One of the biggest challenges to growing a business is recognizing that you need to trust somebody else to make some of the decision you have been making all of these years. It’s similar to giving keys to the car to the car to your 16-year-old saying now you’re ready to drive across the country. You don’t start there.  You talk with them, you have them outline situations to you and offer their solutions, guiding them. But many owners are uncomfortable with managers getting to the same place but taking a different route. The manager may approach things differently, organizing differently. And that doesn't mean it's wrong. 

If the owner will not let managers have some degree of managerial responsibility, then the owner has trapped the business at a particular size, stuck in terms of getting to the next stage, where you have a mature business capable of making its own decisions. Even if the decisions are not the ones the owner would have made, but the outcomes are the ones the owner is looking for, that is the biggest step for most owners and that is why planning on how to get there is critical to the success of a business. 

TF: Is having a plan at the beginning and at every stage of a business key for maximum growth and profitability? 

Buckles: A successfully plan for the future means that you have to do some critical self-analysis on who you are, where your business is, and what the true talents are, and that's not comfortable. You may have somebody who's worked for you for a decade or more that you trust implicitly at running a piece of your business. However, it means stepping back and looking at the processes that are in place, how they are working and how can they grow.  Also, it means when to recognize, possibly, that you don't actually have any processes including a plan for any particular position. What you have is George. George listens, makes decisions and you are happy for the most part with his decision. Your business is people driven, but not process driven. Now you’re faced with the uncomfortable fact that you have somebody who has worked with you that you trust, who has done a great job, but to get to the next level you now need to work with George on documenting activities, exactly the steps taken to achieve positive results.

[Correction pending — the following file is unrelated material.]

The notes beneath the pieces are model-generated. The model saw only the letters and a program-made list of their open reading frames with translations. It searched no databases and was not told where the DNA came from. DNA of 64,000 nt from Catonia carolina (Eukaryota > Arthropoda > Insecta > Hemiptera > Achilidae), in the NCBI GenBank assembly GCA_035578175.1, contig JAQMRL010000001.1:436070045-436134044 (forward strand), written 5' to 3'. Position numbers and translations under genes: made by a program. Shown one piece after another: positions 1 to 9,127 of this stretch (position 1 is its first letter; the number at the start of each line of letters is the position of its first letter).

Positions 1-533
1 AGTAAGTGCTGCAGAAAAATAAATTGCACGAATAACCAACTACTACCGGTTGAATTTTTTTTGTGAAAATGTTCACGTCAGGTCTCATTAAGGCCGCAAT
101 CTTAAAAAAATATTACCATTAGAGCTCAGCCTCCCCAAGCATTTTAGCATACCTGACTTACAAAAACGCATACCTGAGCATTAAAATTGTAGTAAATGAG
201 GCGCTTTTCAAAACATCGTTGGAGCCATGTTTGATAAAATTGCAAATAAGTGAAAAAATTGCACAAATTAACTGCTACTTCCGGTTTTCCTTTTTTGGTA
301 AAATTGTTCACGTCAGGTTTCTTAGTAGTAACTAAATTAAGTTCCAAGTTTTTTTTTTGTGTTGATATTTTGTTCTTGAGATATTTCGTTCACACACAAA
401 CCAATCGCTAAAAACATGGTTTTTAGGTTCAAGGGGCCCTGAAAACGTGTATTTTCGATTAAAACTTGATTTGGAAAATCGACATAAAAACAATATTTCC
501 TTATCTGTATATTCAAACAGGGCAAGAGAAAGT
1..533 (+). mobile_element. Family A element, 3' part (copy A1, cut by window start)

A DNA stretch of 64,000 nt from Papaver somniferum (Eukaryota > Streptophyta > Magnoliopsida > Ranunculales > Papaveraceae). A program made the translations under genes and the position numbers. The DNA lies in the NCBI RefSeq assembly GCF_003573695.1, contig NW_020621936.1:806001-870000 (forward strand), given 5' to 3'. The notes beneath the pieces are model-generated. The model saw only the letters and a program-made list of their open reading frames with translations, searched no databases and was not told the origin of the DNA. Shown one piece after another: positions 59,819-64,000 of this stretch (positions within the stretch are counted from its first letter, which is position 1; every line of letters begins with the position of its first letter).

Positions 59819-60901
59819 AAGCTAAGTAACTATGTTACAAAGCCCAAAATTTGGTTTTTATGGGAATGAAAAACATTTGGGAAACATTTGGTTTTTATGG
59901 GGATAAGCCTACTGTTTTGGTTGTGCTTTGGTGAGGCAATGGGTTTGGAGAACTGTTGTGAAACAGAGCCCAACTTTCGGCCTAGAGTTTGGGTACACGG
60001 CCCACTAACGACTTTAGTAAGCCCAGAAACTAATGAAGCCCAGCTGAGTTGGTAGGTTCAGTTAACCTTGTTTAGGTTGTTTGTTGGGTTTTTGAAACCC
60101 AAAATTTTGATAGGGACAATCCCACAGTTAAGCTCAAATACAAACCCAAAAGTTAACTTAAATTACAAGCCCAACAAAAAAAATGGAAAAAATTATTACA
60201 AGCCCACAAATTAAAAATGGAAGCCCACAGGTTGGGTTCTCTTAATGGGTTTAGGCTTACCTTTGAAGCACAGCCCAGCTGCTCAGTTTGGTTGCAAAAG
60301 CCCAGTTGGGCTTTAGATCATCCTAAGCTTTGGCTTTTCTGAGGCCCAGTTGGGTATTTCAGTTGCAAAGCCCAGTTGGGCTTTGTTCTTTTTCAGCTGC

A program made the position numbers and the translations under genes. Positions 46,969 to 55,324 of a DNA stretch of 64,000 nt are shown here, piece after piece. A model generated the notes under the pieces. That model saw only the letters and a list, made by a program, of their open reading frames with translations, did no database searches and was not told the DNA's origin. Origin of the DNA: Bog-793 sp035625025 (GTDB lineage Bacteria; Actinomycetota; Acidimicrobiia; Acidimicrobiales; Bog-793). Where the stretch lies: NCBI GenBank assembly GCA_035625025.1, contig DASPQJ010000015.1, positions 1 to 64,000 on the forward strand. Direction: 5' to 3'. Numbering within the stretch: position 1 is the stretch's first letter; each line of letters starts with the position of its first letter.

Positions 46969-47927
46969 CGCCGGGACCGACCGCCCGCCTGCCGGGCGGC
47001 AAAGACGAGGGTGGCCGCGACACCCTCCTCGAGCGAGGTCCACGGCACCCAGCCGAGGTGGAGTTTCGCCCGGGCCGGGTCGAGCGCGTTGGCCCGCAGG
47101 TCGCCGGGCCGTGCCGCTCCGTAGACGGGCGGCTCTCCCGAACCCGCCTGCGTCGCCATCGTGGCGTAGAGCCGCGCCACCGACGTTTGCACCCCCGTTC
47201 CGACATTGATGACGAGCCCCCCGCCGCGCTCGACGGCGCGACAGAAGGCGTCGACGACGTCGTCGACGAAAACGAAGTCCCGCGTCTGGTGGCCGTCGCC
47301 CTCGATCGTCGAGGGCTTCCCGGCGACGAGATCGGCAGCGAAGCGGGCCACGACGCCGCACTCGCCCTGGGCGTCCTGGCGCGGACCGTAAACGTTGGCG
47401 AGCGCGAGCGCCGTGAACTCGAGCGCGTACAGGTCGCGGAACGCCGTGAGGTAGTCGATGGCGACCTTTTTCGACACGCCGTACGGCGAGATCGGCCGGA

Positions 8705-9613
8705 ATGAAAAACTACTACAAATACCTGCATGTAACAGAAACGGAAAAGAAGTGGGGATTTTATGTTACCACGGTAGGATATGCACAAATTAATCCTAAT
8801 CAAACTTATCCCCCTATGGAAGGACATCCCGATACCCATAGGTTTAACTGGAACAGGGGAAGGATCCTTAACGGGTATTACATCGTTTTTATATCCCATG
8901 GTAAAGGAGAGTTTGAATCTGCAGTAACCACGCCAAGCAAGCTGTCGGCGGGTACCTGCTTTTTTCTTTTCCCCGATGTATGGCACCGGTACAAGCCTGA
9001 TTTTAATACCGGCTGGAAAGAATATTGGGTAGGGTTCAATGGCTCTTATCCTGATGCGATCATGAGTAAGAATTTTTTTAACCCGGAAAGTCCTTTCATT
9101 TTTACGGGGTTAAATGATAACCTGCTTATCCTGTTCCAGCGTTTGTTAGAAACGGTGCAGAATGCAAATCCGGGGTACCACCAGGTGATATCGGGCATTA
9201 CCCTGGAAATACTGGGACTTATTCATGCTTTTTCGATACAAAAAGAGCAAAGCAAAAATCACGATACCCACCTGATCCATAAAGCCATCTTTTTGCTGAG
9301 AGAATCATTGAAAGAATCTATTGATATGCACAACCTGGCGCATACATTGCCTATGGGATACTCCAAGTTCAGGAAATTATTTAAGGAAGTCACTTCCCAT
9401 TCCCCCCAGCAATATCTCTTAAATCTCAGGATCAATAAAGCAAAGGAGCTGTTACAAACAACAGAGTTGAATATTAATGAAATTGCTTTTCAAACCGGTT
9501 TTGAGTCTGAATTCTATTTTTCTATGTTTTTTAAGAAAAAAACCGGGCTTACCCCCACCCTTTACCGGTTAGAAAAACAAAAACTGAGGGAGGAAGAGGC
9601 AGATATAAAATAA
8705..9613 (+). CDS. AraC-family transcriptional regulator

When a particular situation occurs, what are the rules? This often makes employees uncomfortable because the critical knowledge and decision-making process for their job is now down on paper. Now anybody can do this job. I'm not important anymore. This is creating a process that has to be about long-term growth and understanding your people.

Basically, a well-run business pretty much has to be documented. There really has to be a plan from day one, as a startup and every stage thereafter. A plan that changes as the situation’s changes. You cannot get to a stage where you are an owner of that business with the freedom to choose your level of involvement without this, sometimes painful, self and business examination.

Listen to the full interview!